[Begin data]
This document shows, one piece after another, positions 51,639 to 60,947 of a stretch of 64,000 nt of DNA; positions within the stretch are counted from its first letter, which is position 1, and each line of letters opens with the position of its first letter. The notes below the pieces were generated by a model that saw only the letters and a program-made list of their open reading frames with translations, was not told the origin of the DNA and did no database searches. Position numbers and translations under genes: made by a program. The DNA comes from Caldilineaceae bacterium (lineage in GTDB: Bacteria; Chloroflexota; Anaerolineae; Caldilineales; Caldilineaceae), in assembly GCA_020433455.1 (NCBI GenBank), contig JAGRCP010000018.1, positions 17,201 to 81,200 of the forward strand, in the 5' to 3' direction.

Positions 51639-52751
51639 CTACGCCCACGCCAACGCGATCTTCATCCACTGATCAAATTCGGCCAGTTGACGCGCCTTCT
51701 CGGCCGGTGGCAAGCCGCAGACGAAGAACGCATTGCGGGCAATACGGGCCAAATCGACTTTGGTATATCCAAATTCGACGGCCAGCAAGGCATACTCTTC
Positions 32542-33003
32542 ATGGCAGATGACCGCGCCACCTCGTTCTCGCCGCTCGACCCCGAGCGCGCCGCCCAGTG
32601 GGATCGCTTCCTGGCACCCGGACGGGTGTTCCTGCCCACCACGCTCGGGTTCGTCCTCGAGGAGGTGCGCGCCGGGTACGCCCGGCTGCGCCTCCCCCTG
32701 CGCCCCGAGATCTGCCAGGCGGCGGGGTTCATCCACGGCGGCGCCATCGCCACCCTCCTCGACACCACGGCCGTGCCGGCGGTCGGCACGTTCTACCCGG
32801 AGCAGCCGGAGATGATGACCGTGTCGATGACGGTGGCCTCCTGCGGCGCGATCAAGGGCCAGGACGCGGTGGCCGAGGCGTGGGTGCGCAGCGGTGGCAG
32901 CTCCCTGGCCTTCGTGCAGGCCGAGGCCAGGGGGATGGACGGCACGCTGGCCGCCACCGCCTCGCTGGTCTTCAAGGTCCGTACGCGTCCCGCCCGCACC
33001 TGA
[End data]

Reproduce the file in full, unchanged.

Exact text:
This document shows, one piece after another, positions 51,639 to 60,947 of a stretch of 64,000 nt of DNA; positions within the stretch are counted from its first letter, which is position 1, and each line of letters opens with the position of its first letter. The notes below the pieces were generated by a model that saw only the letters and a program-made list of their open reading frames with translations, was not told the origin of the DNA and did no database searches. Position numbers and translations under genes: made by a program. The DNA comes from Caldilineaceae bacterium (lineage in GTDB: Bacteria; Chloroflexota; Anaerolineae; Caldilineales; Caldilineaceae), in assembly GCA_020433455.1 (NCBI GenBank), contig JAGRCP010000018.1, positions 17,201 to 81,200 of the forward strand, in the 5' to 3' direction.

Positions 51639-52751
51639 CTACGCCCACGCCAACGCGATCTTCATCCACTGATCAAATTCGGCCAGTTGACGCGCCTTCT
51701 CGGCCGGTGGCAAGCCGCAGACGAAGAACGCATTGCGGGCAATACGGGCCAAATCGACTTTGGTATATCCAAATTCGACGGCCAGCAAGGCATACTCTTC
Positions 32542-33003
32542 ATGGCAGATGACCGCGCCACCTCGTTCTCGCCGCTCGACCCCGAGCGCGCCGCCCAGTG
32601 GGATCGCTTCCTGGCACCCGGACGGGTGTTCCTGCCCACCACGCTCGGGTTCGTCCTCGAGGAGGTGCGCGCCGGGTACGCCCGGCTGCGCCTCCCCCTG
32701 CGCCCCGAGATCTGCCAGGCGGCGGGGTTCATCCACGGCGGCGCCATCGCCACCCTCCTCGACACCACGGCCGTGCCGGCGGTCGGCACGTTCTACCCGG
32801 AGCAGCCGGAGATGATGACCGTGTCGATGACGGTGGCCTCCTGCGGCGCGATCAAGGGCCAGGACGCGGTGGCCGAGGCGTGGGTGCGCAGCGGTGGCAG
32901 CTCCCTGGCCTTCGTGCAGGCCGAGGCCAGGGGGATGGACGGCACGCTGGCCGCCACCGCCTCGCTGGTCTTCAAGGTCCGTACGCGTCCCGCCCGCACC
33001 TGA